Friday, July 30, 2010

First Pickles of the Year!!

This is a week of Firsts... first homemade booze post, and now first pickle post.    I've been growing beets, carrots, peppers, squash and beans for about 3 years now and last year was the first year I successfully pickled them, and they turned out great.

Here are a few pics from the garden.. Choggia ( bullyeye ) beets, bulls blood beets, dragon carrots, pattypan squash, persian (striped) squash, 8 ball squash, cayenne peppers, jalapeno peppers, long yellow beans, and purple beans ( that turn green when you cook them ).  The garden's doing well, even though the crappy spring weather put us about a month behind.

If any of you ever happen to get pickled beets from me, I just want you to know how much work goes into them.

From the first pic you see above, I had to prep the soil, grow the freaking things and harvest.  Then wash off, clean and trim them.   Then they go into boiling water, then into an ice water bath, and then I individually peel off the skins.  At that point ( as seen in the pic ) they're ready to be placed in the jar and pickled.

I use a pretty simple recipe base for almost all my pickles

1 part vinegar ( use whatever type you want.. mostly I use white, but sometimes cider )
3 parts water
1 cup kosher salt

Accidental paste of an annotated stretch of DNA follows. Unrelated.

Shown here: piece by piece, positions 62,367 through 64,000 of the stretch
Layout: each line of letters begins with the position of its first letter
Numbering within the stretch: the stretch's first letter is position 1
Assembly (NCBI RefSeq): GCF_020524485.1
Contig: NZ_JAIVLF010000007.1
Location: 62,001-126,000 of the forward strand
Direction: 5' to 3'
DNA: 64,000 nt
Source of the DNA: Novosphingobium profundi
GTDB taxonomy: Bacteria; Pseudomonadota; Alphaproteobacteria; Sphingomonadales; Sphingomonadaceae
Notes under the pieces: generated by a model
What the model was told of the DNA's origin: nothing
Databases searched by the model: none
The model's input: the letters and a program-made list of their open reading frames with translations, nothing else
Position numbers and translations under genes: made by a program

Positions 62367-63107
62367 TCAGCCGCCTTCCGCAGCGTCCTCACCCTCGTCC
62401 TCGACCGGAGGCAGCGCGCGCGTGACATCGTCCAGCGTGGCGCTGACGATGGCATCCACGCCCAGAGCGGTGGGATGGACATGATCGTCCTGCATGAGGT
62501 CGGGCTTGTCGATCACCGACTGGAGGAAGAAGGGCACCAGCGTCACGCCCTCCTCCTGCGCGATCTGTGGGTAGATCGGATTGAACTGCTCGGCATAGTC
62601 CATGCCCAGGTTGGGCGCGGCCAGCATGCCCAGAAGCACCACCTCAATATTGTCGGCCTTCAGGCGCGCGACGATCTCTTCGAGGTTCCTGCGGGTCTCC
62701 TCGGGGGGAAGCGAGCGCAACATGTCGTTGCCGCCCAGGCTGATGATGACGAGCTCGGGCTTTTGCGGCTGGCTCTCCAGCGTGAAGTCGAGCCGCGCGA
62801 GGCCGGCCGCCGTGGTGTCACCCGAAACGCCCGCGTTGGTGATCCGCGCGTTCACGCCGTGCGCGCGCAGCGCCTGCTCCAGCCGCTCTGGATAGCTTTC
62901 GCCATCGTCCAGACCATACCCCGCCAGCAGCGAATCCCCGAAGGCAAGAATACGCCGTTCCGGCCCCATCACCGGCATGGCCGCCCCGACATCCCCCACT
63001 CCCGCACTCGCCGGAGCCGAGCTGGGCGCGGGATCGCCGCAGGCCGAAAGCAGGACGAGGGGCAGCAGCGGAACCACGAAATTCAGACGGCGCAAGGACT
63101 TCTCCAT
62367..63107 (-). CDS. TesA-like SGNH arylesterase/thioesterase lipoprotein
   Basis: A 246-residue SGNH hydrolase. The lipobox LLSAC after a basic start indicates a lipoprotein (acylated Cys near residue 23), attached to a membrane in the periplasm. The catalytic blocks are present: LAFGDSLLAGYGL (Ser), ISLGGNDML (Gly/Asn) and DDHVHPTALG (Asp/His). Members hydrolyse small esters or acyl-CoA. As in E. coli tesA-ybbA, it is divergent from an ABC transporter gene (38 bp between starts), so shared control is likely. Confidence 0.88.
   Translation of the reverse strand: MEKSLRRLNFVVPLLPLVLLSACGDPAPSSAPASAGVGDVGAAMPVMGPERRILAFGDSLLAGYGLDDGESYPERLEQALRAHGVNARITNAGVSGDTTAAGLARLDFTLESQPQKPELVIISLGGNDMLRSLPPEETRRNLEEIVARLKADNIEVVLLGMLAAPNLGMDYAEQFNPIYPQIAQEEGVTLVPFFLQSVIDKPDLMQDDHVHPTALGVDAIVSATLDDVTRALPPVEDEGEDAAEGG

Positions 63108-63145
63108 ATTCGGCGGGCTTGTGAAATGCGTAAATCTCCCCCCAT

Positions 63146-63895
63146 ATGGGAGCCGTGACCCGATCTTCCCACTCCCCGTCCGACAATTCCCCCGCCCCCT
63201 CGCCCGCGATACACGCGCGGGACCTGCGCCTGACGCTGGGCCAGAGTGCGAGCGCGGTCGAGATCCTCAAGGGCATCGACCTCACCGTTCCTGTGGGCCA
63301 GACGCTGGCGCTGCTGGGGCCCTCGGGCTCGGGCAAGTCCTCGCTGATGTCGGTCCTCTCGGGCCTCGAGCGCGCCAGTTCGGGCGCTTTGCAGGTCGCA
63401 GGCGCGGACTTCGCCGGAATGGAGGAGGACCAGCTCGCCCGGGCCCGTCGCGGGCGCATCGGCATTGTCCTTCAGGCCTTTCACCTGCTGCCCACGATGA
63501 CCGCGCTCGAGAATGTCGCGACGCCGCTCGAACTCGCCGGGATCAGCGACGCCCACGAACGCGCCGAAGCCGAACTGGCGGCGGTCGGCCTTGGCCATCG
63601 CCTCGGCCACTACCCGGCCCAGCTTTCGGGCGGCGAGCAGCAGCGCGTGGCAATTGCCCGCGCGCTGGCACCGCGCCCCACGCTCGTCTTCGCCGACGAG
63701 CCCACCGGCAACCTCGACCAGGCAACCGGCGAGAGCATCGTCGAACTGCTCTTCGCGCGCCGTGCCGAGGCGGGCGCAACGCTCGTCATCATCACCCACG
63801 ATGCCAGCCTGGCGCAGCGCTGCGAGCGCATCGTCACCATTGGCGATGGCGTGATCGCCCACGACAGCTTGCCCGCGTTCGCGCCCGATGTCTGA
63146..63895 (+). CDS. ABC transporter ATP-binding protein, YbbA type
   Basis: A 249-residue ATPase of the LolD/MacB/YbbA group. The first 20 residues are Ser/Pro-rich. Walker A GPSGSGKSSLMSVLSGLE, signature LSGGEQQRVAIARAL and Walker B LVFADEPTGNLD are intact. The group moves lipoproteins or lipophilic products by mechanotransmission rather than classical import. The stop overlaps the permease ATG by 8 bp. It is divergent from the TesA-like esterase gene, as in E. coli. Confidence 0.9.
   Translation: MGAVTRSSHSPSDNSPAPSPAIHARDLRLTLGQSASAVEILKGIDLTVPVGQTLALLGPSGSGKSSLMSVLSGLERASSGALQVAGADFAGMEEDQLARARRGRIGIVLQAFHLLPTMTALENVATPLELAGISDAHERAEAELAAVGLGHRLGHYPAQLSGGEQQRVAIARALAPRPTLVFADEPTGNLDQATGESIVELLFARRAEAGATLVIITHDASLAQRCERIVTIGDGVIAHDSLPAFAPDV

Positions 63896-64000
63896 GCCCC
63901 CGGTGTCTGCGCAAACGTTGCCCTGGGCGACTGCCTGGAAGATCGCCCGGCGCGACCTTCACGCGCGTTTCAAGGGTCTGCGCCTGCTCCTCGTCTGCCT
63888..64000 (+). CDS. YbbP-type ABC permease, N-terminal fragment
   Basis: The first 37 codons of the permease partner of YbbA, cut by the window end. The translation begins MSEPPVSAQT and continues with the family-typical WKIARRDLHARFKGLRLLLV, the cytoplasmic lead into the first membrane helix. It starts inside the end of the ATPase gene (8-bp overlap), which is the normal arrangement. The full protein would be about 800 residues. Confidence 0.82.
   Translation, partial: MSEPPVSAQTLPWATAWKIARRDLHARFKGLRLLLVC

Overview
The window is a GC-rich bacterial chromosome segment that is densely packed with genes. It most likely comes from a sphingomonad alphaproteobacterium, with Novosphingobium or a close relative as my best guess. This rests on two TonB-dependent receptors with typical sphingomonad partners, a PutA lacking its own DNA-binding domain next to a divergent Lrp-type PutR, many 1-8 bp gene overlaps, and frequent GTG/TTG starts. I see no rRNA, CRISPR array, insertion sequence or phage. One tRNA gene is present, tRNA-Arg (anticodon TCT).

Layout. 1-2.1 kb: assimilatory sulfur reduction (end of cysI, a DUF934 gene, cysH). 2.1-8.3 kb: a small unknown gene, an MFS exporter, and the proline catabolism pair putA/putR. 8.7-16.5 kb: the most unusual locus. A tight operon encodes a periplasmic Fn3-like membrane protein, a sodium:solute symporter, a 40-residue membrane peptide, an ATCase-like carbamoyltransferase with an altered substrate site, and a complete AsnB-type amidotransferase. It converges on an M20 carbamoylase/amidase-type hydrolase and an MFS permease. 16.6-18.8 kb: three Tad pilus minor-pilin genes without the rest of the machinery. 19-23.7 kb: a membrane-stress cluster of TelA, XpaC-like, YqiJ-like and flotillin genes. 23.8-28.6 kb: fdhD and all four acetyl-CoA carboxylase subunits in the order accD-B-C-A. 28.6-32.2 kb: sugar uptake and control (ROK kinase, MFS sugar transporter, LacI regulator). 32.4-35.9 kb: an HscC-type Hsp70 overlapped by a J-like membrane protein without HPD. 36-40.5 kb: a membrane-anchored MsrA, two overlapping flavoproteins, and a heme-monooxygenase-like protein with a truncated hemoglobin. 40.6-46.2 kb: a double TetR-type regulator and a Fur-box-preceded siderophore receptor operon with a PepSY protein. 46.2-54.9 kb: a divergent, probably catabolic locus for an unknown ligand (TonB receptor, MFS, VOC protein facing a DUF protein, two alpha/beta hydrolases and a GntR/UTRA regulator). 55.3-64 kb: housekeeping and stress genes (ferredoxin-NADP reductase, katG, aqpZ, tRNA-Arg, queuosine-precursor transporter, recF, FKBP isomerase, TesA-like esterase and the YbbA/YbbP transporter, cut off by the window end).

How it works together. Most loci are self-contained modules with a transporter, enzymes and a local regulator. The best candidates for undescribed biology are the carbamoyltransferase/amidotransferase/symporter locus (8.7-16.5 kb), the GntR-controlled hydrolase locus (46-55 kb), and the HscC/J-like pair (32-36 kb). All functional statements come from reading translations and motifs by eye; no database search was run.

black peppercorns
garlic cloves

For beets, I use the following additional spices
star anise

Use whatever amount suits you.   I add all of the above to the brine, which I then heat to almost boiling. 

When the jars are full, and the brine is ready ( see pic ) I fill em up to within 1/4 to 1/2 inch from the top ( that's called headspace )

don't forget to put a grape leaf or two in the bottom of every jar... the tannis will give you a crunchy pickle.
I also usually  add a few peppercorns, garlic cloves, and jalapeno to each jar... trust me, it's good.

For standard pickles ( cukes, zukes, etc ) I then process in a hot water bath for 10-20 minutes.   Carrots go for 30, as do beets.

when I'm done I wipe them off and let them sit out and cool down.  

How do you know if they're safe? listen for the telltale "pop" which happens when the vaccum seal forms.. you can also tell because the little "button" on top of the lid will be sucked down and concave.

If it doesn't seal properly, put it in the fridge and eat them within a month or two.

Here's what you get for all those hours of work.

Now you guys know why I'd rather give our housesitter cash than pickles :-)


  1. I've had PCP pickles and can personally attest to their greatness! Todd, your recipe is supreme. I'll be dreaming of and hoping for a taste of your pickled beets!! Yummers!

    Btw, Hunter and Shayden will be in town next weekend after all and are hoping to come to Ella's party!

  2. Nice work on the harvest and the pickles. I've been hearing about the culinary splendor of beet pickles and am hoping to try my own this year.